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Vulnerable still prey for loan sharks

While most people would balk at mention of Christmas coming so early in the year and children only returned to school, there is one instance where it's important to mention the looming event. Budgeting is always difficult, in times of economic recovery, but it is people at the lowest end of the income bracket who tend to struggle the most in the lead-up to the festive season. And, unfortunately there are plenty of enterprising, legal and illegal lending businesses out there that will capitalise on this struggle.
For many years now there has been talk of a crackdown on the illegal lending trade. Back in 2013 Marc MacSharry (then Senator) published a bill (which unfortunately wasn't passed) to this end and countless others highlighted it as an area that needed to be addressed. However, we have seen very little action taken. Such individuals and gangs in society who prey on the poorest should surely be held accountable for their actions.
We are all familiar with the term 'loan shark', and the frightening, often grossly aggressive means they can employ to retrieve greatly inflated sums from their clients. But it can be surprisingly difficult to make the right choice in a market saturated with legal 'payday loans' companies and flashy internet advertising for high interest lending sites as well. Unregulated, illegal lending still exists, but almost as risky is the legal side of the same business.
With many of these legal money-lending companies loaning short-term, high interest amounts (often at APRs almost as high as a loan shark) advertising directly to the unemployed, or people with bad credit ratings and mortgage arrears, there is no doubt that they capitalise on late repayments. And though the legal side of the industry can't be said to exercise the same level of intimidation and bullying that illegal lenders are renowned for, that's not to say they have not been found to exert significant pressure on their clients when monies are not paid on time.
Credit Unions have long been recognised as a safe and responsible low interest alternative to traditional borrowing or high interest options, but as highlighted by Independent MEP Marian Harkin at the 25th anniversary conference of the Irish League of Credit Unions Foundation, these community-based financial institutions are facing their own troubles. Currently, there are over 450 credit unions forced to place their surplus funds on deposit with banks at a rate of less than 1% rather than loan, at reasonable rates, to valid customers. Ms Harkin was clear in her message:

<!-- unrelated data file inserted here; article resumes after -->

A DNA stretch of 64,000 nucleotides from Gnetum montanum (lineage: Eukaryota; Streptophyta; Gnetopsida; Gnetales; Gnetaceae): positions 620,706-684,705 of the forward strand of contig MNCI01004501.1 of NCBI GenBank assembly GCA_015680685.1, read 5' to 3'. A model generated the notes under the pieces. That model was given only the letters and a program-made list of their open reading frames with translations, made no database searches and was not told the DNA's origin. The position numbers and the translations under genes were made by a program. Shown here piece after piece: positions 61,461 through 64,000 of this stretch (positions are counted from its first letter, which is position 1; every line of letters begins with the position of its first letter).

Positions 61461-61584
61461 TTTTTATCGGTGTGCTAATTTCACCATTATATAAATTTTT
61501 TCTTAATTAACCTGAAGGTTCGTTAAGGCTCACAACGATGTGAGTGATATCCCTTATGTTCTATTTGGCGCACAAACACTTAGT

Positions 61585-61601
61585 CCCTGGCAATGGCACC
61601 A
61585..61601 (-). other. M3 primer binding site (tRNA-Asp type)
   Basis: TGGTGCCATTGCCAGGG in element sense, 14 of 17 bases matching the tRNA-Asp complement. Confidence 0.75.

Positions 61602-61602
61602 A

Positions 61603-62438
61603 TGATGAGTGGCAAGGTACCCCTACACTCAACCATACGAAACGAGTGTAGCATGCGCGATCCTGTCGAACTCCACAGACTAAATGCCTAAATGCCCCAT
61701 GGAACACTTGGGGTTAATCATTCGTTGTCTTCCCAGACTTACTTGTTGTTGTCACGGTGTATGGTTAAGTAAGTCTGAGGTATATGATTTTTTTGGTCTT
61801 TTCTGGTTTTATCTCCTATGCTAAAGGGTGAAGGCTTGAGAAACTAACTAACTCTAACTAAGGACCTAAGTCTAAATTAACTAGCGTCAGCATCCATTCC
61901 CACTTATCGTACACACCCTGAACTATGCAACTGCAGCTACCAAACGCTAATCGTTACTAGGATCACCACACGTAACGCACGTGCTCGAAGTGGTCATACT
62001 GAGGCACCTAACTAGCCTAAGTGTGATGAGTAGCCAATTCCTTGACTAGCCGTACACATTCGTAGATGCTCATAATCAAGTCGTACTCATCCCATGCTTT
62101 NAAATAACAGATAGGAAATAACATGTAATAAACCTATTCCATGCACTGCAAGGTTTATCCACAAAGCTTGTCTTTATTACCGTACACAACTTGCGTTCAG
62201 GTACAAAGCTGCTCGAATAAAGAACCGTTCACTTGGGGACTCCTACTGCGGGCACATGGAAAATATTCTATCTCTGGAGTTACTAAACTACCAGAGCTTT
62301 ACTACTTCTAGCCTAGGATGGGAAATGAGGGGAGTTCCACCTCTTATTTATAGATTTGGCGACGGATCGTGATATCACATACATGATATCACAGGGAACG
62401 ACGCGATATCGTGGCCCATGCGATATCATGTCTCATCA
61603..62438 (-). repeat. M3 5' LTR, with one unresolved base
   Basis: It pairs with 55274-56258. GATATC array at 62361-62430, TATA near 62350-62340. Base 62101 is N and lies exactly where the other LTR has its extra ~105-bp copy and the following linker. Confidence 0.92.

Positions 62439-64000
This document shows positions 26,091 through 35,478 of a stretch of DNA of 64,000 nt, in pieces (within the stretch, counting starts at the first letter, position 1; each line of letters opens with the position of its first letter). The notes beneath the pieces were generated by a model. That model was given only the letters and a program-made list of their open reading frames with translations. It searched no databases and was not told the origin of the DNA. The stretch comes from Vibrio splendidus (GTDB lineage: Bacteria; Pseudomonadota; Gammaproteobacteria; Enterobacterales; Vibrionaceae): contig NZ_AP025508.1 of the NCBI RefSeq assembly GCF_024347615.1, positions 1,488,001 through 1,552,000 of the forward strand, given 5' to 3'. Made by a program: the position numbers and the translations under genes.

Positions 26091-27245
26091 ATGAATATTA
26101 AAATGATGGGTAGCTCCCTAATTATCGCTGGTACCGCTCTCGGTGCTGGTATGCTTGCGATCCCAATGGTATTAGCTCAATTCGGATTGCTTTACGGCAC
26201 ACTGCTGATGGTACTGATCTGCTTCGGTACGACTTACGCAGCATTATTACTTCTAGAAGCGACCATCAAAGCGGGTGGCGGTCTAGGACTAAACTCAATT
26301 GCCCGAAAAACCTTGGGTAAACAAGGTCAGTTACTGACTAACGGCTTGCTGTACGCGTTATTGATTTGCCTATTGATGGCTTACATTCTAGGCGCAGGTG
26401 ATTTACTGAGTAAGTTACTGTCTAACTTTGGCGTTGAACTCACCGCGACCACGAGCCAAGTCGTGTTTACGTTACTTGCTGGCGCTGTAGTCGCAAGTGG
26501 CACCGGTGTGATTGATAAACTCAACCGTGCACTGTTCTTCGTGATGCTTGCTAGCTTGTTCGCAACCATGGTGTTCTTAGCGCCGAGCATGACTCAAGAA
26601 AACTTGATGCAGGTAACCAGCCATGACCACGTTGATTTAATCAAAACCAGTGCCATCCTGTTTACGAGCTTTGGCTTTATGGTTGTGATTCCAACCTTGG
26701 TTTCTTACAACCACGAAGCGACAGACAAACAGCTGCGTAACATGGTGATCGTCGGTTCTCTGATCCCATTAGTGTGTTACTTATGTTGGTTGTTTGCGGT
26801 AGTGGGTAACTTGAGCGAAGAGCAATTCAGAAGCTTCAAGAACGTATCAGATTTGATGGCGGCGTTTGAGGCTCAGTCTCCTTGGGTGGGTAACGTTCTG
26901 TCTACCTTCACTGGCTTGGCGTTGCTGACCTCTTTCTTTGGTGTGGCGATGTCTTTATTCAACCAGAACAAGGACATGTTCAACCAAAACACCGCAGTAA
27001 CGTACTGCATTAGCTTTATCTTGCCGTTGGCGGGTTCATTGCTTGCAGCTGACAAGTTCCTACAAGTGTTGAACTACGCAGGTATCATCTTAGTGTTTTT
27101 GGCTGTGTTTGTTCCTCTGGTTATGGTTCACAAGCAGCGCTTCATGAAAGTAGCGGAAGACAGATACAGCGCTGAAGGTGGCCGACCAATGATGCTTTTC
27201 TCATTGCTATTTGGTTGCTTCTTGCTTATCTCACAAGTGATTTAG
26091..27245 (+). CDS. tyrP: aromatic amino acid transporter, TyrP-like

“The Credit Union movement must not be unnecessarily hindered in its hugely important work of credit provision and must instead be encouraged to use its experience and expertise to help citizens in Ireland avoid the clutches of extortionate moneylenders”
The manager of a local Credit Union reassures that despite tougher measures being implemented by the Central Bank, Credit Unions are still lending, and creating a sufficient saving record with them is not overly difficult. His advice to anyone facing into the expense of the approaching festive season is simple; "We encourage anyone who is in a position to do so to join their credit union and create a record with them... Moneylenders make it easy for people to get loans - the cost is, however, oppressive... If we could get one message across, it is that availing of credit from legal and illegal moneylenders may appear easy but the cost is more than 10 times normal credit and the greater cost is being tied into immoral and unjustified costs for many years."